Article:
At the time Willow and I started talking about this book I had just helped launch a store in Berkeley that sells organic locally made animal feeds, farm equipment, and books and tools for self-sufficient living, and that also provides classes about urban chickens, goats, and rabbits. The classes often sold out in a few days, so I knew there was a great hunger to learn these skills. We noticed that there was no definitive how-to manual for setting up, maintaining, and expanding an urban farm and began talking about collecting all the how-to knowledge we’d gathered over the previous ten years into a manual. Our goal then was to write that book, to create a one-stop resource for both beginning and seasoned urban farmers. Our years-long efforts to distill our field experience has resulted in The Essential Urban Farmer, the book you hold in your hands.
SUSTAINABILITY BULL’S-EYE: FARM INPUTS AND OUTPUTS
When sourcing materials keep in mind that local is more sustainable.
The Essential Urban Farmer is divided into three parts and reflects our philosophy: First observe; then take action; then sustain the results; and finally, expand your efforts. The first part, Designing Your Urban Farm, can be read as a beginner’s guide to advance planning. It covers choosing a site, testing the soil, and creating a layout that uses the space you have to grow the most food possible. Though many people want to just dive right in, it’s often best to first take a step back, assess what you have, and build a strategy. We encourage baby urban farmers to start with small steps, like growing some lettuce or carrots. Then move on to bees or chickens. You’ll build on your knowledge base and stay sane by moving slowly.
Part II, Raising City Vegetables and Fruits, involves getting your hands dirty in order to grow vegetables and fruits. You’ll read about how to build soil fertility, set up growing beds, start seedlings, plant seeds and plants, and irrigate your crops. If you live in an apartment or have a small amount of growing space, go to page 113. After you’ve planted, you’ll need to learn how to defend your garden (organically, of course) from pests and disease. And then, finally, you’ll find out about best practices for harvesting your homegrown bounty.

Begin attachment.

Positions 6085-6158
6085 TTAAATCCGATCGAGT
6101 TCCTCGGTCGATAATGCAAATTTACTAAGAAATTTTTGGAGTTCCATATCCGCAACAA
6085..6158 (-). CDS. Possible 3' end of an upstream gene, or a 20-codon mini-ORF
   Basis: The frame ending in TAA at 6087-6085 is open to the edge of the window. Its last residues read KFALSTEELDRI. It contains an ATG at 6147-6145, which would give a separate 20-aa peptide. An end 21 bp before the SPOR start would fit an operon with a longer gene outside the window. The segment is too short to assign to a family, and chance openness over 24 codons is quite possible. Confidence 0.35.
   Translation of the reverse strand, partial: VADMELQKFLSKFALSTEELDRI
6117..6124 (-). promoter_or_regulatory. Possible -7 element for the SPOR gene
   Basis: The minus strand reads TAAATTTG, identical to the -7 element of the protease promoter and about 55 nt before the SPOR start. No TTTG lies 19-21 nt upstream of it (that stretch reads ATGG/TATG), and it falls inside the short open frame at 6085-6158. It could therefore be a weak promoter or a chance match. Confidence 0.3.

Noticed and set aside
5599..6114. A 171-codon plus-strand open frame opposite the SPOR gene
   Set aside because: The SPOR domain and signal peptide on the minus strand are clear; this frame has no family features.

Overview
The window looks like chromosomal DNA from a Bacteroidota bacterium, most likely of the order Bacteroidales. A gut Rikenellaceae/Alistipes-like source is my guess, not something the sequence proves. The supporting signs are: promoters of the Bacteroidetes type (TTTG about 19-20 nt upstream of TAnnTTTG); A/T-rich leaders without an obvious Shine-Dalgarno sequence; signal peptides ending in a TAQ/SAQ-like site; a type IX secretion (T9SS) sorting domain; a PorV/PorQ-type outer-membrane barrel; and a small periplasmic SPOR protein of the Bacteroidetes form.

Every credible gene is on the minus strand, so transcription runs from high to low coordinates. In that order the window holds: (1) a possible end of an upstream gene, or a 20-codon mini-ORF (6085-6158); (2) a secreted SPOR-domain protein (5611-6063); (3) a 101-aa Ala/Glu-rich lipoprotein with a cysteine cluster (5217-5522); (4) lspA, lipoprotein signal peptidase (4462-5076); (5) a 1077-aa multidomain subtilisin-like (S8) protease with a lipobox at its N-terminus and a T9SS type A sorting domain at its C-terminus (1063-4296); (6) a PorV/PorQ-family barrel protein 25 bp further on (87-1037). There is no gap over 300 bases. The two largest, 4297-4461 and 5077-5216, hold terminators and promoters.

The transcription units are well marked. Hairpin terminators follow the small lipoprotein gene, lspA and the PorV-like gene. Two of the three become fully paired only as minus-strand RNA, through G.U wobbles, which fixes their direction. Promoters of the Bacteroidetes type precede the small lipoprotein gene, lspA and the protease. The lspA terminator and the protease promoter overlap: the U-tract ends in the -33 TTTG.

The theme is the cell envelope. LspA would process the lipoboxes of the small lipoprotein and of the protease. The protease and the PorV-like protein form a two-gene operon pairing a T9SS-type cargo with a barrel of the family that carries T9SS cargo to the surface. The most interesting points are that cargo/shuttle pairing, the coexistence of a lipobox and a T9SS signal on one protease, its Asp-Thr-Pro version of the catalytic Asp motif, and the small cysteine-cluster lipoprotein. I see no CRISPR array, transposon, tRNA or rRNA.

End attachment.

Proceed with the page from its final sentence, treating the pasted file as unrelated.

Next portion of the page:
If you’ve already tried your hand at growing vegetables, or have chickens but are looking to expand your farm animal repertoire, Part III, Raising City Animals, is for you. This section covers six animals that will thrive on your city farm: honeybees, chickens, ducks, turkeys, rabbits, and dairy goats. There are in-depth directions for setting up housing, feeding, and maintaining your menagerie. We’ve also included tips for saving money on your small-scale animal operation by using the city’s waste for food, bedding, and building materials. Finally, we also include step-by-step instructions for processing animals for the dinner table.
At the back you will find an elaborate resource section that lists materials and tools, places from which to order farm equipment and livestock, listings of urban farms all across the country, tables of information for seed savers, and sample seeding and planting calendars. Since we are based in California, we consulted and visited seasoned practitioners throughout the country to learn about their climate zones. Their best practices are touched on throughout. We are indebted to them, and welcome input from you, our readers, and fellow urban farmers.
Whether you’re just getting into urban agriculture or at it for a while, we’re sure you’ll find something of use here, even if it’s primarily a sense of solidarity. So please send ideas and other resources to email@example.com.
Finally, though we often shy away from the R word, we daily see more evidence that urban farming is becoming a real revolution. The most important things that Willow and I have learned haven’t been about chickens or vegetables, rabbits or fruit trees; it has to do with the people in our communities. We’ve seen firsthand the way animals and plants bring our neighbors together. Cultivating life allows people to feel a connection to the earth, and to each other. We encourage you to not just sit with this book but to go out and seek experienced mentors, to gather and share knowledge and resources. We all eat, and the two of us think that if we all grow a little bit of what we eat, the world would be a better place.